Since you brought it up, Ken...
At the start, the passenger had NOT resorted to any sort of violent
behavior, simply refused to cooperate. In fact, at that point literally NO
ONE had volunteered. He threatened absolutely no one, and your portrayal of
him as a "fully-crazed out lunatic" is inventive, to say the least. There
were literally hundreds of alternative approaches that could have been
taken by United personnel in this situation without resorting to violence.
That's been demonstrated by airlines in many other parts of the world.
Just as there are, most often, literally hundreds of approaches that can be
taken by police in the USA in most situations without resorting to
violence. That's successfully demonstrated by police forces in many parts
of the world on a daily basis, and the statistics back it up.
But, in the USA, we give far too many "enforcement" personnel far too many
violent alternatives for ready use, and totally insufficient training in
how to avoid the need for violence in the first place.
So, as the old saying goes, when all you've got is a hammer, everything
starts looking like a nail.
Not to put too fine a point on it: f**k United Airlines. If they're going
to resort to thuggery, they can damn well have someone else's money,
because they're sure as hell never getting mine again.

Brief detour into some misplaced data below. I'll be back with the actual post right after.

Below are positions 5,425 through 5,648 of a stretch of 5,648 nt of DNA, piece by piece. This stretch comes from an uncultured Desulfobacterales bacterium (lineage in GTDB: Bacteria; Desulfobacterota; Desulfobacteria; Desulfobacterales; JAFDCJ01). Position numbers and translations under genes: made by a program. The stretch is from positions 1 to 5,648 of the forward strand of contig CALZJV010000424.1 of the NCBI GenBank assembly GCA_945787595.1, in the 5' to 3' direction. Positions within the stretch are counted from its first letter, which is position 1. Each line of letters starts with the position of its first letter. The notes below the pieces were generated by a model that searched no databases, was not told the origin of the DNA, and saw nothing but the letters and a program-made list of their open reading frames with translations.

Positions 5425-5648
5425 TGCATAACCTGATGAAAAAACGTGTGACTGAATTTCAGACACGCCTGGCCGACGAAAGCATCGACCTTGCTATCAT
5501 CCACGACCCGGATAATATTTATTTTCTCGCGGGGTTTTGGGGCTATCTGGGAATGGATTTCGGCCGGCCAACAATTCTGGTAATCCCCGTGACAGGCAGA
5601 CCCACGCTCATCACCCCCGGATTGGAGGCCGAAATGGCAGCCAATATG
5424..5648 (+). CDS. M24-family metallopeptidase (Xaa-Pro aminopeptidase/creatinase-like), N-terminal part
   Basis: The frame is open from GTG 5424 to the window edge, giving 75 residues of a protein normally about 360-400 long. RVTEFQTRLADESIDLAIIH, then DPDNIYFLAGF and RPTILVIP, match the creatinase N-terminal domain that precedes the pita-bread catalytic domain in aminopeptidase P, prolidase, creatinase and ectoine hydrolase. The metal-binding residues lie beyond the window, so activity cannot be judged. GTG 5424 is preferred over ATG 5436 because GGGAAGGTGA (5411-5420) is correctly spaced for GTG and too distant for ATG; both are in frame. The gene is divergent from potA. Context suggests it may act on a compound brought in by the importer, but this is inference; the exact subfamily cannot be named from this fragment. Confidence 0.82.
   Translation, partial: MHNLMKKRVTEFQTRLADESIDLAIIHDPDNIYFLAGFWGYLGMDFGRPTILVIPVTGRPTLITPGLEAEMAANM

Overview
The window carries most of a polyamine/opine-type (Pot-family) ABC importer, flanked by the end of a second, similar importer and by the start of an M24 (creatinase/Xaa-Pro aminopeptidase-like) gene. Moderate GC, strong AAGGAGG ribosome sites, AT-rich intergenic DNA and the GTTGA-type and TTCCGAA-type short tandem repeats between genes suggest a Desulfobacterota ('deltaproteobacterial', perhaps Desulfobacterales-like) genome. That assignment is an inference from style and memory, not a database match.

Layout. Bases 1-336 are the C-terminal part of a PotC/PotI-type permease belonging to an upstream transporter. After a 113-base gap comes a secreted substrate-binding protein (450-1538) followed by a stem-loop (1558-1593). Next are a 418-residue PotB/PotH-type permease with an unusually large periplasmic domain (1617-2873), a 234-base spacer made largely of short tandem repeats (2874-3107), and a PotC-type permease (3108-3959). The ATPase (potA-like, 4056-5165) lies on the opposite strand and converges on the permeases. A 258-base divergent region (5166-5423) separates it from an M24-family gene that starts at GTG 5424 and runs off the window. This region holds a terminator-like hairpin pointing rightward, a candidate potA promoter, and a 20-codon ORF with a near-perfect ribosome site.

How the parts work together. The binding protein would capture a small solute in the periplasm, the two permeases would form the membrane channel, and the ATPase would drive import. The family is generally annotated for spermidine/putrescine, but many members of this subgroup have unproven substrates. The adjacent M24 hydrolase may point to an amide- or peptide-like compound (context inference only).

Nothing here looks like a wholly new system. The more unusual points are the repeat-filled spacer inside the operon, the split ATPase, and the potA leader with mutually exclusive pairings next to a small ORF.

On Wed, Apr 19, 2017 at 8:50 AM Ken Norton <ken@xxxxxxxxxxx> wrote:
> Mike Rowe did a fantastic job of writing about this. It's weird that I
> find myself agreeing with him more and more, the older I get. But
> anyway, his point is that there is absolutely no place for anarchy
> inside the tube of aluminum. When the crew tells you to do something,
> you do it. Period. Take up your case outside the plane, but what that
> guy did was not acceptable and force WAS REQUIRED once he proved
> himself unwilling to follow the law and refused to leave.
> Frankly, had I been on that plane, if he wouldn't have been removed, I
> would have walked off the plane myself. I won't willingly put myself
> into a threat environment where you have a fully-crazed out lunatic
> kept on the plane with me at 35,000 feet. No way, no how. I would have
> been outta there.
> The fact that everybody and their "service animal" was video capturing
> this event tells me that the situation had escalated to the point of
> crisis long before he was dragged down the aisle.
> United botched this up on a PR perspective, but laws are laws and this
> guy was far beyond the point of being allowed to stay on the plane.
> Frankly, the blame also resides with the people on the flight that
> COULD have given up their seats once THEY heard that he was a doctor
> needing to get back. Oh, but no...
> AG (Southwest) Schnozz
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